Stand up or sit in kayak?

Discussion in 'MichiganWaterfowl.com' started by GreenHead0311, Feb 1, 2018.

  1. GreenHead0311

    GreenHead0311

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    I'm looking to get a Kayak to get into some different hunting areas this year. I have plenty of experience in normal sit in kayaks, and with canoes, but I have no experience with sit on kayaks. I will be using this kayak in small to medium rivers, and some marshy areas. I also plan to do a little fishing from it, as well as plenty of summer recreational kayaking. Any input from kayak hunters or fisherman is appreciated.
     
  2. ajkulish

    ajkulish

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    I just got a sit on top for duck hunting this past season and its clutch. Its a 10 foot lifetime tamarack. I like the ease of getting in and out, and it feels safer in case i do capsize. But i am much less concerned about capsizing after using it a bit, as it is very very stable. It also makes it very easy to put your gun between your legs and keep it secure while you are paddling around. I havent used it for fishing yet, but it has 3 rod holders which are clutch. The storage in the hull can get a bit wet but it is very useful for large things, especially if you dont care if they get wet. (rope, dry bag, etc.) Ringing in at 220 bucks, its one of the better investments in my garage.
     
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  3. SL80

    SL80

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    I have both. My sit on is not as dry as the sit in, but it's easier to get in and out of it with waders on. The only time I prefer the sit in is for spring fishing, so I can keep my legs and feet dry.
     
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  4. Dubllung4

    Dubllung4

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    I have a Jackson Kilroy and it is the best of both worlds. It is a sit in that has a ton of space, very easy to get in and out. If I am duck hunting and I am just using it for retrieval I will take the "dashboard" off so it is even easier to get in and out of.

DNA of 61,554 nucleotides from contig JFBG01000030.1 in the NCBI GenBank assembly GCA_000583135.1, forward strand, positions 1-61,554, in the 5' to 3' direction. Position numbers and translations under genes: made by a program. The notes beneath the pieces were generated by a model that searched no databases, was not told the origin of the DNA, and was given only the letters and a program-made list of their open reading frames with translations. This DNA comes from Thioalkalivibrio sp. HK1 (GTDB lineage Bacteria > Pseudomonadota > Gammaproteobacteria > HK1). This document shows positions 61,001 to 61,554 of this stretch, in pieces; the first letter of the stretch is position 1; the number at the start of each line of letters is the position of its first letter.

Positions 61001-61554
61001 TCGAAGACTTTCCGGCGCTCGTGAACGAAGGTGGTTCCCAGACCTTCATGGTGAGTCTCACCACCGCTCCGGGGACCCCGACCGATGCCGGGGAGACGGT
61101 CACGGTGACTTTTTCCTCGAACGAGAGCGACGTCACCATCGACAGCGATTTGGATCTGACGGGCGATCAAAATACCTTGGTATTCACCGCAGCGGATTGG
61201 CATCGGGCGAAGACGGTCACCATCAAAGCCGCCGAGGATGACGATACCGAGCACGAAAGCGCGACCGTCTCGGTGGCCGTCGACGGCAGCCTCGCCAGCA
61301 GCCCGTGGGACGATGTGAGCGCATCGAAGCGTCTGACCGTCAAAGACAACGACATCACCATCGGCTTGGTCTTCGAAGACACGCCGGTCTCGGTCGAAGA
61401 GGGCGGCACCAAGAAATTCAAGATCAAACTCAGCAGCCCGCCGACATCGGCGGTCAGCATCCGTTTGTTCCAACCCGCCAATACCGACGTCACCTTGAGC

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  5. Far Beyond Driven

    Far Beyond Driven

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    I have a sit in. IMAG1158.jpg Hard to get in and out of, limited space for gear. Fast and stable though. And very light, I can throw it on top of the Jeep with one hand.

    I've had no issues rolling into the 30's/40's at Shiawassee solo, but with 5-7 duck decoys and no goose decoys I've had geese that wanted in and could not close, and I've been out hunted by bigger spreads around me.
     
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  6. Shoeman

    Shoeman Mods

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    I have 2 sit-on-top.

    Started out with a Coosa HD last year. That one is rigged to the gills and came with most of the gear (and transducer ready) Awesome seat!!! Plenty of room for gear and very well thought out

    Just recently scored a Big Tuna (2 seater). Wider and taller, but a pain to rig. Been working on it for the last few weeks. Got rid of the pre-installed ram balls and added 2 tracks. The transducer took some fabrication. It's heavy though. I doubt it would ever end up on the roof of my Yukon.
     
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  7. GreenHead0311

    GreenHead0311

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    Thanks for the advice. It looks like if I plan on hunting from inside the kayak, a sit in is the way to go. However, if im getting out to hunt/retrieve, go with sit on? I was looking at the Future Beach 126 Angler for about 450 for the sit in, but i'll look closer at the sit ons in that price range now too.